SEC Report On Social Media Disclosures

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Public companies should have social media policies in place for their directors and executive officers to
educate them about Regulation FD. Before a representative of the company posts any material, nonpublic information on a
social media platform, the company should take steps to ensure that investors, the market, and the media are aware of this
channel of distribution.

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SEC Report On Social Media Disclosures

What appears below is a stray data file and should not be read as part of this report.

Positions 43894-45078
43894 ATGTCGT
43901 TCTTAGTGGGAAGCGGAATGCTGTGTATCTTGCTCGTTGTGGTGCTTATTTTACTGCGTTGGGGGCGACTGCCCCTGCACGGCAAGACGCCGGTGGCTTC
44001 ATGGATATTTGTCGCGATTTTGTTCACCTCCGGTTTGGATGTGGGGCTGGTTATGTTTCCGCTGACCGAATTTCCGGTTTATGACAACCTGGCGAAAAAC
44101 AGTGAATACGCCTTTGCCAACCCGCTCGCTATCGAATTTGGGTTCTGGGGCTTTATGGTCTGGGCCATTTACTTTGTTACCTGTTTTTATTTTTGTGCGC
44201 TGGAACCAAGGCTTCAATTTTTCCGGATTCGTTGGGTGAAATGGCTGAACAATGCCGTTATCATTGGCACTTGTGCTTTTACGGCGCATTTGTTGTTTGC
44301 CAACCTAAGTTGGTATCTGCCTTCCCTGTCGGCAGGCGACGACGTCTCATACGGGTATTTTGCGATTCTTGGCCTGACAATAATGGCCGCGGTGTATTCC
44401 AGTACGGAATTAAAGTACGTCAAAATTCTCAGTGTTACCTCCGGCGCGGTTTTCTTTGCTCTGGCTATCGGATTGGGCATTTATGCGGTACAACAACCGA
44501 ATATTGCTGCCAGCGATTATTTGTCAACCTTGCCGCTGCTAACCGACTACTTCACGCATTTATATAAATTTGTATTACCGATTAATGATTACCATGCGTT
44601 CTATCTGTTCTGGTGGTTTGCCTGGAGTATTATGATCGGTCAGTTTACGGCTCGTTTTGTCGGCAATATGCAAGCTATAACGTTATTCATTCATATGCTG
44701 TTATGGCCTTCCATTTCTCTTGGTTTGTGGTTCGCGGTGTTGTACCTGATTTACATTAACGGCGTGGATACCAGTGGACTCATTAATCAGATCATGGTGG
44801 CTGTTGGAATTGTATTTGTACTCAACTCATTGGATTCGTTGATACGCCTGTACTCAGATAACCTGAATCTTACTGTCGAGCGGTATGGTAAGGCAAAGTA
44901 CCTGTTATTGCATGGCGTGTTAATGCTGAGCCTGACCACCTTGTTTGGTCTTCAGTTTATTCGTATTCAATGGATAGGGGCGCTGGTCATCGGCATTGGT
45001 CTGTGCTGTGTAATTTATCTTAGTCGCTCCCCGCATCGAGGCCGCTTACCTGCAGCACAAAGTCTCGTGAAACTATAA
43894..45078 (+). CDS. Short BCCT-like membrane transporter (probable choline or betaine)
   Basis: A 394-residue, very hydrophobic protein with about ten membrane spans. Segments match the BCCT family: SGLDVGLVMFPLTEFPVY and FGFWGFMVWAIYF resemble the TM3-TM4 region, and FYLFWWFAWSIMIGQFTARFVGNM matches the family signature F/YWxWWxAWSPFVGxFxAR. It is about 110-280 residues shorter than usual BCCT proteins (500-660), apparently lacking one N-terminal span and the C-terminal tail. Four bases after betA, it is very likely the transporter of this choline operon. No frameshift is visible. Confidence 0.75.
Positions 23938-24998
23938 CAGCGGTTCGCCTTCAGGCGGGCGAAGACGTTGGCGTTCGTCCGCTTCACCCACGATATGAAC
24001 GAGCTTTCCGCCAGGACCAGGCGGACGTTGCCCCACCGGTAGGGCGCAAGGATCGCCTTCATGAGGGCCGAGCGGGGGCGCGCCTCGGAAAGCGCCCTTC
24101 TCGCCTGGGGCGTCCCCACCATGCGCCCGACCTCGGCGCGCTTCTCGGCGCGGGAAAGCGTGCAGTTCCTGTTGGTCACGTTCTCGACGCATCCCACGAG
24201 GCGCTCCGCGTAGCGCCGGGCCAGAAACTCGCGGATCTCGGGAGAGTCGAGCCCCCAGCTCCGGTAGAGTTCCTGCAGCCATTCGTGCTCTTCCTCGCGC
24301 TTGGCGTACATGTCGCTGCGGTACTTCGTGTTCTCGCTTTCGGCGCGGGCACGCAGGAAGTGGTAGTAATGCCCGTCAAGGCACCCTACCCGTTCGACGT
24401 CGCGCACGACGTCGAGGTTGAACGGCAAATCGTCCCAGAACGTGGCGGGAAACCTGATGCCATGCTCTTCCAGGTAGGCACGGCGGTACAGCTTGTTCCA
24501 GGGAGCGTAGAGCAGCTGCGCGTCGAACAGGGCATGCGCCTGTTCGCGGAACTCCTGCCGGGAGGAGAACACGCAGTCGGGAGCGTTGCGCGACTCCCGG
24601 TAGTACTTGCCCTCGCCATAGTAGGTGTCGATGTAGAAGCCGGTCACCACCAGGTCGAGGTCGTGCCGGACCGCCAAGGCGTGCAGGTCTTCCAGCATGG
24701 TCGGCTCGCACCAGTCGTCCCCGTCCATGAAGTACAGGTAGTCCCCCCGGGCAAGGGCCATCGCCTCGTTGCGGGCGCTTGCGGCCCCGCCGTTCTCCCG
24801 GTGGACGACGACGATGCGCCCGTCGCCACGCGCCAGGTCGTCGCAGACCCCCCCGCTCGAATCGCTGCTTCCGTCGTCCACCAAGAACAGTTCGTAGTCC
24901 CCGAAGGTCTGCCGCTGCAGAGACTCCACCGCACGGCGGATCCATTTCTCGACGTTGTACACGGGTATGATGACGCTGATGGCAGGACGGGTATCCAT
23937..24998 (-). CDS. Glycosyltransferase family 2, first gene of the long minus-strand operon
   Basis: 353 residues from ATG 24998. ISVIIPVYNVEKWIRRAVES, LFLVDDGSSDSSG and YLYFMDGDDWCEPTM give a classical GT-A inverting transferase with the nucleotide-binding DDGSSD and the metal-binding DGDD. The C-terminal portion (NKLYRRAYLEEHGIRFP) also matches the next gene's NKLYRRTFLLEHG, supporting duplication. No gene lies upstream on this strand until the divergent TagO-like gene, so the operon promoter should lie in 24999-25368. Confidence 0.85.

1. 1. http://biztaxbuzz.com/sec-report-on-social-media-disclosures/ May 21, 2013SEC REPORT ON SOCIAL MEDIA DISCLOSURES | BIZTAXBUZZ BY TREVOR CROW17THAPRILSEC REPORT ON SOCIAL MEDIA DISCLOSURESPosted by Trevor CrowThe Securities and Exchange Commission (“SEC”) recently issued a report of its investigation relating to a Facebook postby Reed Hastings, the CEO of Netflix, which stated Netflix’s monthly online viewing had exceeded 1 billion hours. TheSEC’s investigation was to determine whether Hastings or the Company violated Regulation FD under the SecuritiesExchange Act through the posting of this information.In general, Regulation FD prohibits public companies, or persons acting on their behalf, from selectively disclosingmaterial, nonpublic information to certain securities professionals, or shareholders where it is reasonably foreseeablethat they will trade on that information, before it is made available to the general public. Here, the SEC decided not toinitiate an enforcement action against Netflix or Hastings. However, the report also offers guidance to public companiesregarding the application of Regulation FD to disclosures made through social media.The report explains that, under certain circumstances, public companies may disseminate material, nonpublic informationthrough social media without violating Regulation FD if investors previously have been notified that specific social mediawill be used to spread such information. The report states that the framework set forth in the SEC’s August 2008 Guidanceon the Use of Company Web Sites should be used when analyzing communications made through social media. Specifically,“the central focus of this inquiry is whether the company has made investors, the market, and the media aware of thechannels of distribution it expects to use, so these parties know where to look for disclosures of material informationabout the company or what they need to do to be in a position to receive this information.”The report also explained that without prior notice to investors, it is unlikely that a corporate officer’s personal socialmedia site used to disseminate corporate information would qualify as a method “reasonably designed to provide broad,non-exclusionary distribution of the information to the public” as required under Regulation FD. In the Netflix inquiry,Hastings’ Facebook page had never been previously used to announce company metrics, yet the SEC still chose not toinitiate an enforcement action against Netflix or Hastings.Bottom Line: Public companies should have social media policies in place for their directors and executive officers toeducate them about Regulation FD. Before a representative of the company posts any material, nonpublic information on asocial media platform, the company should take steps to ensure that investors, the market, and the media are aware of thischannel of distribution.

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